08:48 CR: There’s such a wide range of experience levels here. I’d love to hear a little bit from a few folks about what you love so much about it, what keeps you engaged with this volunteer position that you have. Becky, how about you?
09:02 Becky: I like to look at the geocaches because you get to see what somebody is… What they’ve created for you to see. And there’s usually a reason why they want you to go there. It’s like a little adventure, you get to go on. I can see where the coordinates are, I can see the location, I can see the puzzle, so I can really get a feel for why this is important to them, and that really keeps me going all the time, that and just the fact that, like Dick had said, everything is changing and evolving and getting better and better, so geocaches are getting better. They’ve got all of these gadget caches now, just things that are amazing that are nothing like the early days of finding a Tupperware container just out in the woods. It’s just something exciting every time I look at a cache page.
09:48 CR: BlueRajah, how about you Dick, you’ve been doing this for an awful long time too, what keeps you going with this whole thing?
09:57 Dick: It’s gotta be the people. You know, I’ve had the opportunity to do caches all over the western United States as a Geoaware, but I’ve also… Heartland and I both worked in Colorado and New Mexico for about a year, before a new reviewer was brought online and just the people, wherever you go, meeting them, the communication with them, everyone is just so great to work with. There’s always one or two people that don’t like the decisions that you make and will argue with you, but the people are just the best part about the whole game and then to see a new place that pops up, especially doing EarthCaches, because I feel like I know my state really well, but when something pops up in Montana or Idaho or just distant from me and I sit and go, “I have to go there now and see that, ’cause that’s really cool.”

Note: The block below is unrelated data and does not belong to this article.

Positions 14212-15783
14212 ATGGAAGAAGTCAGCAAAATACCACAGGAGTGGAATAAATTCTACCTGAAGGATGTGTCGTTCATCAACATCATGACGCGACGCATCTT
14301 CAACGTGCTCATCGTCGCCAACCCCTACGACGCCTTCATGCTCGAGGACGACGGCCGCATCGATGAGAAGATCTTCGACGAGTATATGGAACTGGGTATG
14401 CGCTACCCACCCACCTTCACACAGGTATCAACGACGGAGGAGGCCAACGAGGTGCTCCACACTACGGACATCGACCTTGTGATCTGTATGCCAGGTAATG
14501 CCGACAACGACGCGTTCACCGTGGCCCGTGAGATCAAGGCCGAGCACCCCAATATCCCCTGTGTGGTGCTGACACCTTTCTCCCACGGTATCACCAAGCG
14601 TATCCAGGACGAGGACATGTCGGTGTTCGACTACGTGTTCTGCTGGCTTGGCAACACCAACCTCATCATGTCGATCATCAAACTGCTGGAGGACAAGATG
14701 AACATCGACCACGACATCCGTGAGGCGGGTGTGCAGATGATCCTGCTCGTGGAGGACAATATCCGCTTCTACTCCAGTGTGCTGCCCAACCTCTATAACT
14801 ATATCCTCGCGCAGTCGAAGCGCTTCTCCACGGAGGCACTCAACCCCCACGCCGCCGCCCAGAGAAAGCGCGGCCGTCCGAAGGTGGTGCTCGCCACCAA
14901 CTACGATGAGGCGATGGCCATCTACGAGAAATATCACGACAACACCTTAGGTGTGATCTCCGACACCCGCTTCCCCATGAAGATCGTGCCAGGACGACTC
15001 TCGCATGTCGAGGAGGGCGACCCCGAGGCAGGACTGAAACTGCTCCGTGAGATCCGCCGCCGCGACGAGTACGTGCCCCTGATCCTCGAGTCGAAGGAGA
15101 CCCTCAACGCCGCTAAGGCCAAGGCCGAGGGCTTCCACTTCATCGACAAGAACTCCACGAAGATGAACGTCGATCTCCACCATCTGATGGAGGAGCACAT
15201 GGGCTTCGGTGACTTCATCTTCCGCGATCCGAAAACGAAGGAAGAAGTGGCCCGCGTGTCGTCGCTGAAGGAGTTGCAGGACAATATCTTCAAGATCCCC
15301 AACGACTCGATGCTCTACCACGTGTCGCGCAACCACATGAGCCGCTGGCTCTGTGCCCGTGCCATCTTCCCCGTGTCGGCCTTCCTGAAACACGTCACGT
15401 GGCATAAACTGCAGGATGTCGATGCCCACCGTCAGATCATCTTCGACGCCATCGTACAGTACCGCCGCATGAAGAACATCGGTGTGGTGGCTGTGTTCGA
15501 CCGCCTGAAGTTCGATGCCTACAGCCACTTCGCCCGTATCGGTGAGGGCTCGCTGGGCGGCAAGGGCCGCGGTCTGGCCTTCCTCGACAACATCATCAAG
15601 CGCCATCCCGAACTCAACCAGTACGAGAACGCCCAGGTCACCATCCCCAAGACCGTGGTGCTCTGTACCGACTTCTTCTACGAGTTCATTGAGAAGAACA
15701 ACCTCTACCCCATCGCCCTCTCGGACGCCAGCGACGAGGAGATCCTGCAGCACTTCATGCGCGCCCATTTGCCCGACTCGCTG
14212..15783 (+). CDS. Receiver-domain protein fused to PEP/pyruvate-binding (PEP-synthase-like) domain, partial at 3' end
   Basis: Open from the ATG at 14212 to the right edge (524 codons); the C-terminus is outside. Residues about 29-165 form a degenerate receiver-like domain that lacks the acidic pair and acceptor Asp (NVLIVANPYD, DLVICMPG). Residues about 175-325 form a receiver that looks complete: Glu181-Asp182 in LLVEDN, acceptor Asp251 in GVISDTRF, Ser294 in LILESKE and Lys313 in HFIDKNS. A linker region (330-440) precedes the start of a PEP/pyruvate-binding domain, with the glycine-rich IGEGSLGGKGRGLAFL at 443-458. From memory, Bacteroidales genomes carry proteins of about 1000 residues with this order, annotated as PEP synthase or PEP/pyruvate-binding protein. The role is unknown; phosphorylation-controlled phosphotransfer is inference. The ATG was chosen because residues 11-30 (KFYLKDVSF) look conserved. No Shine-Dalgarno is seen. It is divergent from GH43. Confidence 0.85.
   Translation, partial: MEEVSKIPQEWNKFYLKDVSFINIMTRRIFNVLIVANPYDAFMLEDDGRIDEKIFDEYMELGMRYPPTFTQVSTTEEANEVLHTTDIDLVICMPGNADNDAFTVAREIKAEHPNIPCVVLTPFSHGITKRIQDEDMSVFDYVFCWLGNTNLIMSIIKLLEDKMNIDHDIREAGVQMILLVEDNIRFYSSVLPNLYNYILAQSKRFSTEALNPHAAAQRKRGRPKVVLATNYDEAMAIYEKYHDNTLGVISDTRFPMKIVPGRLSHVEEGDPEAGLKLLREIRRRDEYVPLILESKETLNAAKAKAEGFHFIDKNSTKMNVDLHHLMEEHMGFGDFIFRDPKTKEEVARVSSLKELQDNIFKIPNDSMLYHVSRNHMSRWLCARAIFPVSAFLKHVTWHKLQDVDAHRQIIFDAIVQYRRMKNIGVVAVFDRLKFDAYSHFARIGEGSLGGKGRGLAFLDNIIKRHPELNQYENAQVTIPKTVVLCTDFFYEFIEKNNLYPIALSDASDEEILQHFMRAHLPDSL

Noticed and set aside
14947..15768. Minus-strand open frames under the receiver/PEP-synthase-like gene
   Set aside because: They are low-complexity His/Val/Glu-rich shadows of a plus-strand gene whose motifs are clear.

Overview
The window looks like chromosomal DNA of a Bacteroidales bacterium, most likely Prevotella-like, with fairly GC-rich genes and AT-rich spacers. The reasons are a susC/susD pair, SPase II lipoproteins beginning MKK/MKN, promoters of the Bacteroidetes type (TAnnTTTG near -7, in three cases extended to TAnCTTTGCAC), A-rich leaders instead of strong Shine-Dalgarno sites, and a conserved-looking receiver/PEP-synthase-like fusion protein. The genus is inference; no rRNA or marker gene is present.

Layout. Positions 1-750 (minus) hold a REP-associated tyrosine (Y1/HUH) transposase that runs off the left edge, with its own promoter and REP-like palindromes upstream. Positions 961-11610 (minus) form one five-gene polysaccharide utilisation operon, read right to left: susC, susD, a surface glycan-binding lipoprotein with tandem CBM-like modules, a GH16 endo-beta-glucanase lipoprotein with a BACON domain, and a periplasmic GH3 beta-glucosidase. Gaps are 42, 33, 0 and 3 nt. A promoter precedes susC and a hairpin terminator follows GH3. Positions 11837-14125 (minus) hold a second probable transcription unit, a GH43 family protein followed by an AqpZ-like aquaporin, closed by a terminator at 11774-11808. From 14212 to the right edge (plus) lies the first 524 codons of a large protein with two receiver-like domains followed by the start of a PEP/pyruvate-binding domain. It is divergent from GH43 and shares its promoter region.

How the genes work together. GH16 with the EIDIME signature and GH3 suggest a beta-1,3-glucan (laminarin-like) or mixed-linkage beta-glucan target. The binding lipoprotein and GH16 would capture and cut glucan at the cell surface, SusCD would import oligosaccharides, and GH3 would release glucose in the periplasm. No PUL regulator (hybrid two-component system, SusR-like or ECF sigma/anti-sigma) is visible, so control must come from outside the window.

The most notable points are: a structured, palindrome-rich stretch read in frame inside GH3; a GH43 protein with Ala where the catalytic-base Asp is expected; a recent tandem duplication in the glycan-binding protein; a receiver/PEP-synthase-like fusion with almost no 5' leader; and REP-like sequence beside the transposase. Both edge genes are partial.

10:56 CR: I don’t know if it’s possible to really answer this question specifically, but I wonder if we could maybe get a sense for how much of a time commitment this is, and I’m sure it varies based on the time of year, there’s certain times a year that are busier than others, and all that stuff, but James, for you, for instance, of how much time would you say that you spend going in and reviewing caches?